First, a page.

Tearing up the rule book: How to save the BBC

By September 10, 2015BBC, Broadcasting, Journalism, News

An online-only, budget Beeb might be the only way to save our beloved British broadcaster.

News the BBC is set to open an online store, to compete with the likes of Apple’s iTunes, can only be seen as a positive step forward.

From the autumn, customers will be able to buy and download up to 10,000 hours of recent shows and archive programmes on BBC Store. It opens a big new market.

The ability to control the sale of BBC content online, is a tremendous boost and could bring in millions of pounds to bolster the coffers.

Clearly this is not going to solve the BBC’s financial woes overnight, but it is a significant move in the right direction and proves a realisation of the need to adapt to the digital age.

This is something the BBC as a whole has not always been very good at.

As everyone is aware, the BBC is embroiled in a serious fight for its very existence. The next few months will decide the scale and size of the organisation and how it will be paid for.

As I’ve written in the past, the current TV licence fee system is flawed and simply can’t be considered a viable lasting option. You can’t rely on a twentieth century funding model in 2015.

 Sweeping digital changes

The media industry has moved on, highlighted again yesterday with the signing of Clarkson, May, Hammond et al to Amazon Prime. They will be starring in a new motoring show for the on-demand platform, to compete with the BBC’s Top Gear.While there’s no doubt the ‘BBC Store’ is good news, there are more steps that should be taken to prove the adoption of further digital tactics.The Director General, Tony Hall, needs to save a great deal of money at the moment, to meet a funding shortfall of £150m. He has already announced plans to cut jobs, but why not be braver and focus on the digital platforms of the future, rather than those of the past – and in the process save money.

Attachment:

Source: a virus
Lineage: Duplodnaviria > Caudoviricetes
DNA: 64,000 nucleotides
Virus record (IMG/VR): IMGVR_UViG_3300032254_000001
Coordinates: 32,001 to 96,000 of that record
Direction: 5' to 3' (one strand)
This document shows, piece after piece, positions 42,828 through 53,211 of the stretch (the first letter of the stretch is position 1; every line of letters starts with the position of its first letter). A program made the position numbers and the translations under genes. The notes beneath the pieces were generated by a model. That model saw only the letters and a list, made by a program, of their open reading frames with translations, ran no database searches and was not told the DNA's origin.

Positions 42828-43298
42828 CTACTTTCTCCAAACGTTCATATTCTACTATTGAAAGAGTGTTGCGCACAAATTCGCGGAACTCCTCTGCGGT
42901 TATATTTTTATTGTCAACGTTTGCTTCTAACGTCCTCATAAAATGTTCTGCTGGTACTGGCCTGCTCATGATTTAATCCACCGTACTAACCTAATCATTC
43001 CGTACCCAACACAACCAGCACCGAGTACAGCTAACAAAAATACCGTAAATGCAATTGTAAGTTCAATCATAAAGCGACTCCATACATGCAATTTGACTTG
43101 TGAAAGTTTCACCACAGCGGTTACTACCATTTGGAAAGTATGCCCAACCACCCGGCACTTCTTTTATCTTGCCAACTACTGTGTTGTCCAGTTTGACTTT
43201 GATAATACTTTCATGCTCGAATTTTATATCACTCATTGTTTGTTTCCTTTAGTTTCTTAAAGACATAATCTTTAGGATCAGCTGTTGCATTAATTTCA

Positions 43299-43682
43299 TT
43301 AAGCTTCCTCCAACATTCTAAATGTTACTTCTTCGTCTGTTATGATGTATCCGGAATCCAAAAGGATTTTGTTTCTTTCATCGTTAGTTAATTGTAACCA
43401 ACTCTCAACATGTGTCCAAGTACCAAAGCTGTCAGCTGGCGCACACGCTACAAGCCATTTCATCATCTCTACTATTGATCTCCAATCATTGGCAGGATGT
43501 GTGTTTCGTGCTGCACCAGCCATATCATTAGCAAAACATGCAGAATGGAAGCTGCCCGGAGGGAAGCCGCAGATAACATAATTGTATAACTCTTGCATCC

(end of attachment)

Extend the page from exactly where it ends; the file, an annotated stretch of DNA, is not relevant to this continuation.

Self-disrupting the BBC

The BBC News channel costs £66m a year. Surely it’s time to stop messing around and put it online. Broadcast 24-hour news channels are a thing of the past. Breaking news can be covered so much better on social and digital platforms.

Equally, BBC Four should follow BBC Three to become an online only channel. These are just two simple steps that will save tens of millions of pounds every year.

Traditional broadcasting is still incredibly important, but it is expensive. Where programmes and news can be treated more appropriately on a digital platform, patently that should be done.

In reality the plans for the BBC Store are not that revolutionary.

It is being run by the BBC’s commercial arm, BBC Worldwide and in many ways is the natural progression from selling VHS tapes, DVDs and Blu-ray.

However what it does illustrate is – the organisation is serious about embracing the digital age and being proactive.

For the BBC to survive in the current political landscape, it does need to grasp the initiative and prove it is changing to reflect the future.